It consists of a series of subplots laid out in haiku-like vignettes. The central character and narrator, who links the five chapters, is Ouyang Feng (Leslie Cheung, playing, as before, with great presence and ease), who is a sort of broker for assassins at a remote outpost to which he has come from his home on White Camel Mountain. He arranges martial arts tasks for people who, let's say. . . want things done, for a fee. In flashbacks, when he is younger, we see him operating in this desert place (which Christopher Doyle has said was the toughest shoot he'd ever had). This stark, dramatic setting contributes enormously to the distinctive look of the whole film.

    Much of the action is out of doors. An important, and fabulous, character is Mu-rong Yin (Brigitte Lin), who sometimes goes by Mu-rong Yang, impersonating a man, her brother; so Yin and Yang, a two-sexed dual personality. Mu-rong Yin is unhappy because she has been rejected by Huang Yao-shi (Tony Leung Ka-fai). Here's one of the enigmatic details: Mu-rong Yang wants Huang offed for jilting his sister, Yin, the female alter ego, but Yin herself is dead set against this. But wait! The person Yin wants killed is her brother! "You two have an odd relationship," says Ouyang Feng, coldly considering the economics. Huang Yao-shi is, in fact, a friend of Ouyang Feng's who visits him, usually, every spring. This one year, in a decisive early scene, he brings a very special wine of forgetfulness - an allusion to the pain and impossibility of the past. It seems to work. But losing your past is dangerous.

    There is a gang of horse thieves Ouyang Feng decides must be eliminated - risky venture, and the chance for a gorgeously messy battle scene. There is the beautiful creature known only as The Woman (Maggie Cheung, exquisitely refined since her appearances in Wong's first first two films), who is the love of Ouyang Feng's life. But he lost her. He says it was because his profession was too dangerous for her. She says it happened because he was too proud to propose . While he was away she decided to marry his brother out of spite, a fait accompli he discovered on returning home some time later. It was a gesture that caused grief to all concerned.

    Tony Leung Chiu-wai is, or becomes, a Blind Swordsman. It's while staying overnight with Ouyang that we see him finally lose his sight - just before a major sword fight. Ouyang gives a meal to a ragged and hungry young swordsman, Hong-Qi (or Hung Chi) (Jacky Cheung), and plans on using him. He's a great swordsman, even if (a quirky Wong detail, narrated this way) he has the bad habit of running around barefoot. Ouyang has to get him some shoes. Properly shod swordsmen, he explains, bring a much higher price than the barefoot kind. Always there are the handsome men with the robes, the mustaches and long flowing hair, the lovelorn women, the wine, the musings, the horses and camels against a tiny far-off horizon. It's an intoxicating effect, making you feel hypnotized and not caring that it's all a bit vague.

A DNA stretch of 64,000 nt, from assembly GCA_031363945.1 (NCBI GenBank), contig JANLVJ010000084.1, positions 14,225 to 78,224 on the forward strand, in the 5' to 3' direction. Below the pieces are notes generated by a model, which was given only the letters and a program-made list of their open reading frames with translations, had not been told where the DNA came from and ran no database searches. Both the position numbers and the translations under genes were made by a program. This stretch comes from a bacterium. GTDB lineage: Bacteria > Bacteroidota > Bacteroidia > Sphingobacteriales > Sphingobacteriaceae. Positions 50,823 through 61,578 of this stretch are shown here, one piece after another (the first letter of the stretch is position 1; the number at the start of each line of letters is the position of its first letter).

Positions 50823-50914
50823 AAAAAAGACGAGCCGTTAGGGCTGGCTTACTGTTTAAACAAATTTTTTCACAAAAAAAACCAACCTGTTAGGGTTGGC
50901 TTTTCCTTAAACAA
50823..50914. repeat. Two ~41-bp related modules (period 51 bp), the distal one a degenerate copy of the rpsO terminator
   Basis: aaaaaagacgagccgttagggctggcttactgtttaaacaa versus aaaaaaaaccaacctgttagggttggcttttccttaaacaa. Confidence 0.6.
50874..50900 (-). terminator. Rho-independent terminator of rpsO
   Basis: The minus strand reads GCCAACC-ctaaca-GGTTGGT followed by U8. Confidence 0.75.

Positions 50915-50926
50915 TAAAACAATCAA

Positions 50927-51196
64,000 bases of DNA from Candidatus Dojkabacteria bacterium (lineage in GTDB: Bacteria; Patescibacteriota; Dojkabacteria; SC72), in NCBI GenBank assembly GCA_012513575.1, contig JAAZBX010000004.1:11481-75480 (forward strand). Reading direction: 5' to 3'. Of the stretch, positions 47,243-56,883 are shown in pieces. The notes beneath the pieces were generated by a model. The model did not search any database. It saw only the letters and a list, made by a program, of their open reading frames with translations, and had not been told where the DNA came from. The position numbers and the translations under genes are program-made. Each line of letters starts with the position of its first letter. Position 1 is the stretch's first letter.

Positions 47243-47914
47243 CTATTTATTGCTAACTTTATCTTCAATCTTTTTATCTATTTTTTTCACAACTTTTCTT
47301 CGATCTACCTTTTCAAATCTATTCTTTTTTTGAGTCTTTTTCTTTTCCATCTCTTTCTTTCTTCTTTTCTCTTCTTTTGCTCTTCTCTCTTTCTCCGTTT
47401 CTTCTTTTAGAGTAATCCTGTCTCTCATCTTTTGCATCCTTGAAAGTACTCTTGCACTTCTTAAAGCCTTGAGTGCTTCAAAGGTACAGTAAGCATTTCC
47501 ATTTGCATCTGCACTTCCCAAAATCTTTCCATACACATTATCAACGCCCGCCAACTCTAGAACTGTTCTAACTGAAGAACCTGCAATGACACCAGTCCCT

This beautiful, garrulous riff on wuxia took Wong a year to finish. As we know the delays led him to break off for a while and make Chungking Express in only 26 days, Quentin Tarantino suggests as a refreshing palate cleanser. After all the effort of Ashes of Time, the film didn't get the attention it deserved internationally except for in France, and was seen elsewhere only in Chinatown theaters. Later the negatives had deteriorated, and different versions turned out to be in use. A problem was that this had been Wong's first film to be released by his own fledgling production company, Jet Tone, and he wasn't able to issue it in the quality he'd have liked. For all these reasons Wong sought to give the film a new life in a definitive version through reediting from various found negatives (one from San Francisco's Chinatown where I originally saw it), and a thoroughgoing reedit and reissue, Ashes of Time Redux, resulted in 2008.